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Re: Multicast group memberships lost if eth0 brought down and up



On Fri, 2004-10-01 at 12:25 -0400, Deron Meranda wrote:
> Is this the correct behavior, or a bug?  (seeing this in both FC2
> as well as EL3)
> 
> I wrote an application which registers itself in a couple IPv6
> multicast groups on an ethernet interface.  A "netstat -A inet6 -g"
> then shows the group membership, such as
> 
> IPv6/IPv4 Group Memberships
> Interface       RefCnt Group
> --------------- ------ ---------------------
> lo              1      ff02::1
> eth0            1      ff02::eb42:8740
> eth0            1      ff02::f6b6:d980
> eth0            1      ff02::1:ff13:7276
> eth0            1      ff02::1
> 
> If I then leave the application running, but do
> an "ifdown eth0" then "ifup eth0", I get this,
> 
> IPv6/IPv4 Group Memberships
> Interface       RefCnt Group
> --------------- ------ ---------------------
> lo              1      ff02::1
> eth0            1      ff02::1:ff13:7276
> eth0            1      ff02::1
> 
> Are group memberships supposed to be preserved across
> up/down cycling?  If not, then what's the proper way for an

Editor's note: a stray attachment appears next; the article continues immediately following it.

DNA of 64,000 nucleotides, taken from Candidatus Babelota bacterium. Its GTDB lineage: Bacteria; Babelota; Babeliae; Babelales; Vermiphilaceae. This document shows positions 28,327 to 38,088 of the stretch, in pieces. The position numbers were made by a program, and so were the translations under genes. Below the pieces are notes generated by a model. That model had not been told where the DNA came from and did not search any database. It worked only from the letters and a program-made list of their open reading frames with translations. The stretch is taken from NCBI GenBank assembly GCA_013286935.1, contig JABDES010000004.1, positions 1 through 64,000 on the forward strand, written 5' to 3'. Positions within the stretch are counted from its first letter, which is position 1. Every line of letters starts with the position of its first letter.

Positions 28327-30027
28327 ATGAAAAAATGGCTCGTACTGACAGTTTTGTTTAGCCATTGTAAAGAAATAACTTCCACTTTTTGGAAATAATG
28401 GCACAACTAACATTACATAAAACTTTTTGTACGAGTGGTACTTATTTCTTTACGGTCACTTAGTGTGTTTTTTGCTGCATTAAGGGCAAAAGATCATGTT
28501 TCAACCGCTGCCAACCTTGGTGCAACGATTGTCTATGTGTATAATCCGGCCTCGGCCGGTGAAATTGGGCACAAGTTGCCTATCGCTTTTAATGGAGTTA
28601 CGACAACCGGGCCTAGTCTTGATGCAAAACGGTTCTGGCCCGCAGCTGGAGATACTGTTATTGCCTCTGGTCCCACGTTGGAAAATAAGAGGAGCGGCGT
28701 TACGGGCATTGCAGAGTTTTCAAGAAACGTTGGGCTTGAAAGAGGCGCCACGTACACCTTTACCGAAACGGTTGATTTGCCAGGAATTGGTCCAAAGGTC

> application to detect that this has occurred so it can re-register?
> Note that the app can still successfully SEND packets to the
> group, but obviously, it no longer receives any packets.
> 
> --
> Deron Meranda
> 
up/down cycling of what?
Most switches will and should flush all tables on a port state change.
I am assuming you are in a switch that is doing igmp snooping as well.
What you probably need is for your app to detect link loss and send a
new join when the link comes back. I have seen what I consider many
broken applications that have this same issue. You may want to read up
on how igmp and Pim work, and how the network equipment you are using
implements it. Some vendors allow for you to manually join a group, this
will force that port to always get the multicast data for that group.

Also if come up with a good negative ack model , which is really the
proper approach, it should recover in a relatively fast time on any
up/down cycling assuming the network gear is set up right and working
properly.


Ted








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